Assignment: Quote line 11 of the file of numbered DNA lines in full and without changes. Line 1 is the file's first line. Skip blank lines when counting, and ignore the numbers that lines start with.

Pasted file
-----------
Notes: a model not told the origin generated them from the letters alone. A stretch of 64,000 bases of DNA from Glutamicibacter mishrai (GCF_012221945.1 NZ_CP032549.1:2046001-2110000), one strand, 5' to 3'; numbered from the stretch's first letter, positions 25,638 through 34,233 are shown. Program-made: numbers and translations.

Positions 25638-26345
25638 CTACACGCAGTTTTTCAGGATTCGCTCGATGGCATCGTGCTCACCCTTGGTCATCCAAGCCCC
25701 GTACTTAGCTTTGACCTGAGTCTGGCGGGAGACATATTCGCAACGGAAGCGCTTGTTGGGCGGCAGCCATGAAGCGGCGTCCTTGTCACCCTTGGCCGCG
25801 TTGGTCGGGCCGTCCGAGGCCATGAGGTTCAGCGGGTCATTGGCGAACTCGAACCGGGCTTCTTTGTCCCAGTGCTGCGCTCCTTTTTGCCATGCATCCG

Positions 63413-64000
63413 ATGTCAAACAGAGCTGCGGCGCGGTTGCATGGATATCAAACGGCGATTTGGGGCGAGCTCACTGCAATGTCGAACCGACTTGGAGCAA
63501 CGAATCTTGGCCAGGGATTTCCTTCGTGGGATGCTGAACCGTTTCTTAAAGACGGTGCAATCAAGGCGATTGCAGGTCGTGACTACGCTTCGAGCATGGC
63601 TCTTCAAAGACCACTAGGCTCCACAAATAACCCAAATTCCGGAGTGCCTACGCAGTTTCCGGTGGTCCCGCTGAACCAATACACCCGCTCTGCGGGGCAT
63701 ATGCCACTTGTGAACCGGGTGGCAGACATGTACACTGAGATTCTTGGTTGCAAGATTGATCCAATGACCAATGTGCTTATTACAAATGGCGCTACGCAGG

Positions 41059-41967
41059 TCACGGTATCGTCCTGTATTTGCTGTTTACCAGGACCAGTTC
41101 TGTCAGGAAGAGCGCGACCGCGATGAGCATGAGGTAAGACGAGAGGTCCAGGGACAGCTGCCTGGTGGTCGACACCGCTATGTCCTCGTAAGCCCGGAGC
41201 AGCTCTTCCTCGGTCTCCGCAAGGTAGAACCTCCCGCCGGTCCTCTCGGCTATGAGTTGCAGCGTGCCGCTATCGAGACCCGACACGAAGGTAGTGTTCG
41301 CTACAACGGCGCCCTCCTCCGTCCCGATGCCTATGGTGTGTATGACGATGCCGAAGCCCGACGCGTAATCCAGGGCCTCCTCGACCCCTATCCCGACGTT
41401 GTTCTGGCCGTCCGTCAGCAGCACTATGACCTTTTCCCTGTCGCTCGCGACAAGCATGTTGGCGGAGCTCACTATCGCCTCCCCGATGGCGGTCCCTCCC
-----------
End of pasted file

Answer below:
Positions 41059-41967